Not to long ago, ransomware crippled computer systems around the world. The virus dubbed ‘Wannacry’ left hospitals, businesses, police stations, and some sectors of government totally at a standstill. However, that attack is nothing compared to what could happen in the event of the ‘Industroyer’ attack.
Not too long ago, the news surrounding the Ukraine crisis blazed headlines globally, during that time two events sparked intrigue among many investigators of the crisis, and they are the blackouts of 2015 and 2016. Six months into the aftermath of the Ukraine crisis, researchers are investigating the blackout event that struck Ukraine in 2016, and their tale for what it could mean for the rest of the World is daunting.
The researchers claim that the malware used to cause the Ukraine blackout, dubbed “Industroyer” and “Crash Override,” could ‘easily’ be converted for use in other nations.
The cyber attack was analyzed by researchers from Slovakia’s ESET and the US’s Dragos, and they claim that the virus used was the second known case of a virus built and released specifically to disrupt industrial control systems. The first was Stuxnet, which disrupted the Iranian nuclear program.
The virus attacks electricity substations and circuit breakers using industrial communication protocols which are standardized across a number of types of critical infrastructure – from power, water and gas supply to transportation control.
The bad news is that those communication protocols date back decades and long before security practices such as encryption and authentication were standardized. The only main point of security these stations have is that they are not directly connected to the internet.
According to ESET, this is what makes the Industroyer so deadly; “The problem is that these protocols were designed decades ago, and back then industrial systems were meant to be isolated from the outside world,” says Anton Cherepanov, a senior malware researcher at the firm. “Thus, their communication protocols were not designed with security in mind. That means that the attackers didn’t need to be looking for protocol vulnerabilities; all they needed was to teach the malware ‘to speak’ those protocols.”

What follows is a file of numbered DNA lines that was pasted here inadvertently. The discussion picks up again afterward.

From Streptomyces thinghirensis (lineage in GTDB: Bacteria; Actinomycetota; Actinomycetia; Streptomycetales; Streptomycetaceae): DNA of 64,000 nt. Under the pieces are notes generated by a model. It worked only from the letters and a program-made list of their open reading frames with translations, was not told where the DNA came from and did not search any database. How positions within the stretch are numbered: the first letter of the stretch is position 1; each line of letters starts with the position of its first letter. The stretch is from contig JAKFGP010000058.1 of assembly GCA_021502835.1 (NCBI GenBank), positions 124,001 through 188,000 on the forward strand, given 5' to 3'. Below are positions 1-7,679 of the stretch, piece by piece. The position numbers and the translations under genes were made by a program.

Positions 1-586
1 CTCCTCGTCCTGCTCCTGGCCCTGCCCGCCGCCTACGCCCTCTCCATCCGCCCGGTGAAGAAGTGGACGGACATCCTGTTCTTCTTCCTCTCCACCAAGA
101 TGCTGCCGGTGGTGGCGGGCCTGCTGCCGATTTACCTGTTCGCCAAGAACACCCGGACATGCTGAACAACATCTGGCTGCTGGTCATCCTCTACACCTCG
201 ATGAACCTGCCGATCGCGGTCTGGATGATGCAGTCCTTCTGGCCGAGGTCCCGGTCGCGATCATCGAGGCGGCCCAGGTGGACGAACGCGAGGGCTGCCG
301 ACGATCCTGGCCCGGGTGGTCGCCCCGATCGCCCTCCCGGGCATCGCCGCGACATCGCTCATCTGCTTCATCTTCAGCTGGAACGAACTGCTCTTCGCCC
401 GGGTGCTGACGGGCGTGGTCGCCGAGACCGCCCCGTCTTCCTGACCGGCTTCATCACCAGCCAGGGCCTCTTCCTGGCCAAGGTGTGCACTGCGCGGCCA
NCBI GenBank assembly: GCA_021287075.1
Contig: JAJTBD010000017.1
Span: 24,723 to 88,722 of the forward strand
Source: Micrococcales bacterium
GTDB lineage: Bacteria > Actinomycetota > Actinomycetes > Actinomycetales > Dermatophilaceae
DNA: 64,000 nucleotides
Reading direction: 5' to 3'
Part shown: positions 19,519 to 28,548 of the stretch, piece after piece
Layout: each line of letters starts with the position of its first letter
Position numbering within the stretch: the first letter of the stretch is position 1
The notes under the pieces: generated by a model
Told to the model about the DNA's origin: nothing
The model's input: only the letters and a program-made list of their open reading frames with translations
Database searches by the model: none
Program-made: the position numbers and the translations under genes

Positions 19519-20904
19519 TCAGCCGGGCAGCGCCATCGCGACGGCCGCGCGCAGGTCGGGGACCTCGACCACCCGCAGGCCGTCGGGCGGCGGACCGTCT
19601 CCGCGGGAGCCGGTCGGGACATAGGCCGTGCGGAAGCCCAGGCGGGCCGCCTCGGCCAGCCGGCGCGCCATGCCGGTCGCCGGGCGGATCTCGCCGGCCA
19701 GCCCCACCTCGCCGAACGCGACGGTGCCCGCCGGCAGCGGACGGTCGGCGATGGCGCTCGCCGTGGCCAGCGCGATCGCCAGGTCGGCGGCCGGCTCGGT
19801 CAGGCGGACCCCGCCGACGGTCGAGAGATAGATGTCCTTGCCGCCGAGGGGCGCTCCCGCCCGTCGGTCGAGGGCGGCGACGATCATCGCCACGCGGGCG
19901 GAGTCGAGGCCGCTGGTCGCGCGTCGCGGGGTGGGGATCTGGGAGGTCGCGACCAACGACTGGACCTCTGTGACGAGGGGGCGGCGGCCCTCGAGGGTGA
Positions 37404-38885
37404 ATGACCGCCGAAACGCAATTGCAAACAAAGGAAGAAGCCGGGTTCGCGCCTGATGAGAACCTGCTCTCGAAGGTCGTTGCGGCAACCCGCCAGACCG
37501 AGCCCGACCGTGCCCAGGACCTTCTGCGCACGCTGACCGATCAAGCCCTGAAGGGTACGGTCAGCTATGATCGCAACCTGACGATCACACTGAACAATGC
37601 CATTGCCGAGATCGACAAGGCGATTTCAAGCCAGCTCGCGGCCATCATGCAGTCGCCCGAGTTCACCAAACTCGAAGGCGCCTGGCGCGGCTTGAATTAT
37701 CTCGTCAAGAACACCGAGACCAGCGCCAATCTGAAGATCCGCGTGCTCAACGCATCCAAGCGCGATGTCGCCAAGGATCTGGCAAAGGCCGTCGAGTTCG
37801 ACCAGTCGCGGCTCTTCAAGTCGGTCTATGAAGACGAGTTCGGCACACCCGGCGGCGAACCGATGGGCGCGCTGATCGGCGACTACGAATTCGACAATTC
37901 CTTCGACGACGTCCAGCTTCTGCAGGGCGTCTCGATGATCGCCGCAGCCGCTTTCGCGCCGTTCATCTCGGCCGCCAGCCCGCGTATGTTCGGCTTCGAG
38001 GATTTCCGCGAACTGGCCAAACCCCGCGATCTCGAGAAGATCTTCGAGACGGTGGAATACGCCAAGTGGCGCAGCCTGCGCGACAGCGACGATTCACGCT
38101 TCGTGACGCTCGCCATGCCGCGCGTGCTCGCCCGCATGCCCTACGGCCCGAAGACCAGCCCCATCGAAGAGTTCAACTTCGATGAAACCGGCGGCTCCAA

The lack of security could allow the virus to attack multiple types of critical infrastructure with only minor changes. “Attackers could adapt the malware to any environment,” says Cherepanov, “which makes it extremely dangerous.”
Andrew Clarke, of security firm One Identity, said: “This is as scary as it sounds. First, it’s very difficult to detect because it uses known and allowable code yet in nefarious modes. In addition, we’re not talking about stealing some incriminating photos from some celebrities cloud storage location. This is controlling the power grid. It means that hospitals could lose power mid-surgery. Or traffic lights cut out causing accidents.”
Often theorized is the possibility of a ‘grid-down’ situation in America, and the Industroyer attack released on American soil could cripple our infrastructure. To make matters even worse, the virus damages the PC itself, rendering it unbootable and potentially elongating any resultant blackout.
The good news, according to the Department of Homeland Security, there is no indication that the Industroyer has infected US critical infrastructure.
Whether it be by virus, solar flare, nuclear warhead, or the government themselves, the possibility of a grid down situation is always relevant because the government and industry leaders refuse to update security protocols.